Advances in Chemical Engineering and Science
Vol. 2  No. 3 (2012) , Article ID: 20825 , 7 pages DOI:10.4236/aces.2012.23039

Application of Polymeric Membrane in CO2 Capture from Post Combustion

Shuangzhen Wang*, Xiaochun Han

University of Maryland, College Park, Maryland, USA

Email: *

Received April 27, 2012; revised May 28, 2012; accepted June 8, 2012

Keywords: Polymeric Membrane; CO2 Capture; Hollow Fiber Membrane; Selectivity; Membrane Wetting


CO2 capture from post combustion does not need significant alteration of the current power generation facilities and is therefore of more interests to the research and industrial circles. Polymeric membrane separations, which are based mainly on physical phenomena, are easy for operation and to scale up. The details and future research trends are covered in this most updated review, which serve as an excellent technique reference for the research circle and technology evaluation for the related industrial circle.

1. Introduction

Since the industrial revolution took place in the middle 18th century, 321 billion tons of CO2 has been released to the atmosphere and half of the CO2 emission has taken place in the recent 30 years (1971 to 2002) [1,2]. Therefore, the increasingly intensive energy requirement, which comes mainly from the fossil fuel combustion, accounts for the significant atmospheric CO2 increase and thus potentially the global climate change concerns.

While renewable energy will reduce the CO2 emission in the long term, by switching the energy resource from the current fossil fuel based toward to emerging solar, biomass, wind and tides, CO2 capture and sequestration from the large stationary coal/natural fired power plants, cement plants, oil refineries and steel plants, will reduce CO2 emission in the intermediate time span. Therefore, CO2 capture from the post combustion facilities, which does not need significant modification of the current industrial infrastructures, has aroused more research interests and industrial attentions.

The easy operation, reliable performance (based mainly on physical phenomena) and easy scale up has made polymer membrane as favorite media to capture CO2 from post combustion [3]. Historically, polymer membrane has been applied successfully in ammonia synthesis/purge, petrochemical/refinery and CO2 separation on industrial scale in the recent 30 years. The latter mainly includes natural sweetening, CO2 recovery from land fill gas (biogas) and Enhanced Oil Recovery (EOR/natural gas processing) [4]. Therefore, the 30-year’s commercial success strongly suggests polymer membrane’s potential for CO2 capture from flue gas [5-7].

2. Systematic Optimizations

Polymer membrane applied in gas separation falls mainly into three categories: 1) physically selective membrane; 2) hollow fiber membrane; and 3) facilitated transport. They have some common advantages and disadvantages. Compared to packed/tray columns, membrane operations are more flexible, economic, linear scale up, predictable, compacted and higher mass transfer rate per volume [3,8]. However, compared to the liquid adsorbent scrubbing (amine for example), membrane separation consumes more energy, has the low driving force due to the low CO2 concentration in flue gas, smaller flow rate (laminar) and higher transport resistance; in addition, the high temperature and the potential fouling membrane of flue gas are also major concerns, which need to be addressed adequately for CO2 capture [3,9,10].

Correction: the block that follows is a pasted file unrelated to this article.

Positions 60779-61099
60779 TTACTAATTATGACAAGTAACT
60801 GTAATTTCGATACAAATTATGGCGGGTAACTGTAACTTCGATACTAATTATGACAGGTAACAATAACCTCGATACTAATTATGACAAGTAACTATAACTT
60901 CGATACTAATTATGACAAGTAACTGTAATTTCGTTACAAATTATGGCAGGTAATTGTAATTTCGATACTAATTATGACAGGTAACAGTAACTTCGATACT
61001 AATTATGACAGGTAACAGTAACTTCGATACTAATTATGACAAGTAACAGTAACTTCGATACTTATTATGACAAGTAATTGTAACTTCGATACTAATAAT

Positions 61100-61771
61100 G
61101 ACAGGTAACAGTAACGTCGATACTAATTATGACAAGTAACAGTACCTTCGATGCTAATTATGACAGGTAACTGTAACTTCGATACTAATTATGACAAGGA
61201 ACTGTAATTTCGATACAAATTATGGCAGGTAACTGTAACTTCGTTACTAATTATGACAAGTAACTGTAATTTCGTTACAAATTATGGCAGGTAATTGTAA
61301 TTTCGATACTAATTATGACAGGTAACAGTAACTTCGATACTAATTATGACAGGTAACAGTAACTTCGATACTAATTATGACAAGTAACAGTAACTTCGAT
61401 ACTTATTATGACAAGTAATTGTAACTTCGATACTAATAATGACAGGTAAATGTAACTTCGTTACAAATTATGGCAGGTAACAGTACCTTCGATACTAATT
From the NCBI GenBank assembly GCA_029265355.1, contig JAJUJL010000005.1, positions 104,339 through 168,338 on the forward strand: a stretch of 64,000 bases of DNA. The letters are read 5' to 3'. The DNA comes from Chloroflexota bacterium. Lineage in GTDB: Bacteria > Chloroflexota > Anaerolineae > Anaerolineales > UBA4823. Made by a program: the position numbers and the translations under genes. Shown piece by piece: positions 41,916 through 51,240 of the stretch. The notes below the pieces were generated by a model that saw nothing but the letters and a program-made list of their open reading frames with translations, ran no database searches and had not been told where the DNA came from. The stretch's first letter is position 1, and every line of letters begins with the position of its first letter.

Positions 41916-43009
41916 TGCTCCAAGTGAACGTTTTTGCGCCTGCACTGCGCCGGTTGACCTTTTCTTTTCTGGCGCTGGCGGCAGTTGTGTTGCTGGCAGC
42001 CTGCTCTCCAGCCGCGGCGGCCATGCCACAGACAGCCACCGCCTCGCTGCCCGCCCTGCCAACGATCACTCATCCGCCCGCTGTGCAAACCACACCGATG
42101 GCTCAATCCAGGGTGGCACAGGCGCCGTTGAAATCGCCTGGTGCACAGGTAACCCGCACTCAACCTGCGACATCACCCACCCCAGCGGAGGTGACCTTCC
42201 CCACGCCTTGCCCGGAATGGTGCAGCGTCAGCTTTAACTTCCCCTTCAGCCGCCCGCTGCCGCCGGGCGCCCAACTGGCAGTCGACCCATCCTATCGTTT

To improve membrane’s performance, pressure, vacuum and dual/multi stages of membrane are exerted or simulated to reach the competitive performance and minimum cost of CO2 capture [7,9-17].

2.1. Pressure and Vacuum

Pressure and vacuum have been introduced to membrane for CO2 capture improvement. In a modeling followed with validated lab tests, the CO2 capture efficiency of 90% was achieved with gas pressure increase [17]. However, pressure increase has some potential drawbacks. Pressure increase could cause significant decrease of permeability and selectivity [18] and significant power loss (for example, as much as 20% of the power plant output for 5 bar compression) due to the dilute concentration of CO2 in the flue gas [7]. In comparison, under lab vacuum permeate conditions, a cost of $54/ton CO2 captured was avoided, which is equivalent to 2/3 capture cost of a pressurized bed [12]. Although popular lab scale vacuum for CO2 capture with membrane is cost effective, practically, vacuum as low as 0.2 baris only available for large scale CO2 capture [7]. Therefore, an adequate combination of pressure and vacuum seems to improve the membrane’s performance for CO2 capture and hold a potentially competitive cost benefit. The lab experimental results of pressure (1.5 bar) and vacuum (0.05 bar) combination [13] and modeling [10] are in favor of this prediction.

2.2. Dual/Multistage Membrane

Dual stage membrane has been introduced to enhance driving force and increase purity of captured CO2. Two staged pressure membrane (with 4 bar pressure at the first stage) was modeled and a cost of $57/ton CO2 captured was avoided with final CO2 concentration of 90% [18,19]. Two staged vacuum membrane was simulated to achieve 90% capture efficiency at a cost of $39/ton CO2 captured [7]. However, since multi staged membrane consumes more energy and its facility cost is more than those of a single stage one [15], a compromise between the stage number of membranes and the capture efficiency has to be taken into consideration.